With the holidays coming up, it may be time to resurrect the eternal (usually unpleasant) debate about climate change, ethics, and travel options.
This data is from Canada’s latest submission to the United Nations Framework Convention on Climate Change (UNFCCC):
There are a few interesting things in there, but the most interesting to me are the figures on greenhouse gas emissions per passenger-kilometre, for different transportation options.
According to this chart, going 1km by car produces an average of 0.14 kilograms of carbon dioxide equivalent. Taking the train is just as bad. Flying is about 18% worse per kilometre (though flying certainly encourages people to travel farther, since it is so fast). The bus is the clear winner, in this analysis, producing 0.05 kg per passenger kilometre.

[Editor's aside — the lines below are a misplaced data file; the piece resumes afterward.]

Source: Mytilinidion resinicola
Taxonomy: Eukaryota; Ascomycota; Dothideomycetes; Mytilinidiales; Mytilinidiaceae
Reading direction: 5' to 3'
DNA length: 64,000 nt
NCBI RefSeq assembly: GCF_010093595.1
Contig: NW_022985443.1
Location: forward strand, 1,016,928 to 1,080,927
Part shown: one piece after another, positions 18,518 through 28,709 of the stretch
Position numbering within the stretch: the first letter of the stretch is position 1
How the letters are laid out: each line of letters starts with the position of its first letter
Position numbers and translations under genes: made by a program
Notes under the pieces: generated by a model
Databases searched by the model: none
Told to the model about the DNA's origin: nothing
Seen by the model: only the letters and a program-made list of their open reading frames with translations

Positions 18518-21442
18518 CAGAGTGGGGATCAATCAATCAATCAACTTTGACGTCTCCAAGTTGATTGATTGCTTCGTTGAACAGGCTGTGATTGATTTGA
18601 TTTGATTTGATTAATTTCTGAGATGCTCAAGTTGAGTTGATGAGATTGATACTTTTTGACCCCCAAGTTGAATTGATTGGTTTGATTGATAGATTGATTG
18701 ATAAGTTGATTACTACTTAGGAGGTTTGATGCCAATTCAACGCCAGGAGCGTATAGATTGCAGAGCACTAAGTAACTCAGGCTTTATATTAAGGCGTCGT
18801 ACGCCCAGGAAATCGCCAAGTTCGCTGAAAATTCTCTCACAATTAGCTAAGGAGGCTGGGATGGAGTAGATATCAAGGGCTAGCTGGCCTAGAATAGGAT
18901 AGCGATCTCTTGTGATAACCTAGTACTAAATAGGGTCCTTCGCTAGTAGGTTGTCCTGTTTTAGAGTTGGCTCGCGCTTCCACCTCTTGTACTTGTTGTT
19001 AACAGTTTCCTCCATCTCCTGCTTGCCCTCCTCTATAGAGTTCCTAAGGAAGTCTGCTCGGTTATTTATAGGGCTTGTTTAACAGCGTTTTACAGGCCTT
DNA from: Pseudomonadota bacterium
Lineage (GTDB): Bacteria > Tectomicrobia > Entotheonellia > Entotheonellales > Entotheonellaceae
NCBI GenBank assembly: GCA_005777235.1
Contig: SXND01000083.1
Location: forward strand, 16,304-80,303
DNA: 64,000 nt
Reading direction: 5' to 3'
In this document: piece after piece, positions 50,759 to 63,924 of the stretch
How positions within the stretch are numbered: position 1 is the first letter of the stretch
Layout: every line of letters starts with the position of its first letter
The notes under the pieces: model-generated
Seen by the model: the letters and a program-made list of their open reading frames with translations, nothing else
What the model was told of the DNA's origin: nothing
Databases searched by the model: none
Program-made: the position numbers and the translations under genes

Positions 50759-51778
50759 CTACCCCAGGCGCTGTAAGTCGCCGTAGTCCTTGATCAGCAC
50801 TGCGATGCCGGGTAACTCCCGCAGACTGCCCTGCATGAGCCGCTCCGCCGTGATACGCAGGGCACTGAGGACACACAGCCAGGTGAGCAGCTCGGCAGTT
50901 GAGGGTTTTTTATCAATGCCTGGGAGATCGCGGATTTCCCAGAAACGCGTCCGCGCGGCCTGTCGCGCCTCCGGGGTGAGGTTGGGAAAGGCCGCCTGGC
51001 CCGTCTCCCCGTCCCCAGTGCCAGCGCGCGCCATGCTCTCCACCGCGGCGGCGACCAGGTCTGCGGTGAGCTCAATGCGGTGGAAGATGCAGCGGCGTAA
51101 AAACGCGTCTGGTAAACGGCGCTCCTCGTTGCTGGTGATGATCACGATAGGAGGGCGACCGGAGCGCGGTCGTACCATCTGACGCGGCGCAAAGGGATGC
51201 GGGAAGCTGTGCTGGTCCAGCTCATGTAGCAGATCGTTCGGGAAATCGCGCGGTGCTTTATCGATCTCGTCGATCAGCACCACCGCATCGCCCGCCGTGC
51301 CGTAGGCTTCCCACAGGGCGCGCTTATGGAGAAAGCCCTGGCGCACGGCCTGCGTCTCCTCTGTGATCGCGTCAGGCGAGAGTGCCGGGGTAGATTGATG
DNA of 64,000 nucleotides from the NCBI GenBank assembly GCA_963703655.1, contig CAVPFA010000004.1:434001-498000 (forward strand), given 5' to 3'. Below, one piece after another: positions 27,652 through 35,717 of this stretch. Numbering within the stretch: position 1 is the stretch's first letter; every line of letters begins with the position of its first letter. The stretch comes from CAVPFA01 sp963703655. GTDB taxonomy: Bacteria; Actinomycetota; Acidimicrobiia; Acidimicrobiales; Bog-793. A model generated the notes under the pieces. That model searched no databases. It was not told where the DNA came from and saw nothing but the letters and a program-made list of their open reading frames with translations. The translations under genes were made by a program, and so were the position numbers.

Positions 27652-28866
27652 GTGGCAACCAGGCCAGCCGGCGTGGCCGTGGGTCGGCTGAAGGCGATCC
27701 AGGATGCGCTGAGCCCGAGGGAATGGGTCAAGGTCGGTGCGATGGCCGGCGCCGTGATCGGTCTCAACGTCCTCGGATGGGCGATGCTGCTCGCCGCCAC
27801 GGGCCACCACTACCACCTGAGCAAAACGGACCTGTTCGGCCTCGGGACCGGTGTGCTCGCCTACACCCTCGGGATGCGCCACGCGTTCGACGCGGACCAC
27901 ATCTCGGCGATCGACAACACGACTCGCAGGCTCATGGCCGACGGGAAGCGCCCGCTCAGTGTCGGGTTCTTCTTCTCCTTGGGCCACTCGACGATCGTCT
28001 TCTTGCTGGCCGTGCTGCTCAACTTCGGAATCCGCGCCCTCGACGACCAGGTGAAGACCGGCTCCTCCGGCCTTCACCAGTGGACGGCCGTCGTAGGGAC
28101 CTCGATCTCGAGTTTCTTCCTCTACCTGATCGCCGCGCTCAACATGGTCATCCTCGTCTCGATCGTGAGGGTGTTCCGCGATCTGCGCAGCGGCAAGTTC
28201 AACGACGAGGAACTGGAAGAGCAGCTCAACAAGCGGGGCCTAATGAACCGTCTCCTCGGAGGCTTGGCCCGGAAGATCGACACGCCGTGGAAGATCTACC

It seems to me that bus travel has two significant things going for it:
- It seems to emit the least greenhouse gas per distance traveled
- Because it is slow and unpleasant, people choose to travel less by bus
That said, a case can be made for rail as well. While it may be no better than driving right now, increased use might eventually drive the development of an electrical rail network, powered using zero-carbon forms of energy like nuclear fission and renewables.
Another interesting aspect of the table is the figures on passenger activity. Between 1990 and 2008, the number of passenger kilometres traveled by light truck (pickups, SUVs, etc) went up 179%. Aviation went up 77%. Both of those are above the overall average increase of 56%.
Ultimately, all sectors of our economy will need to become carbon-neutral. Inter-city transportation may be one of the most challenging areas in which to achieve that.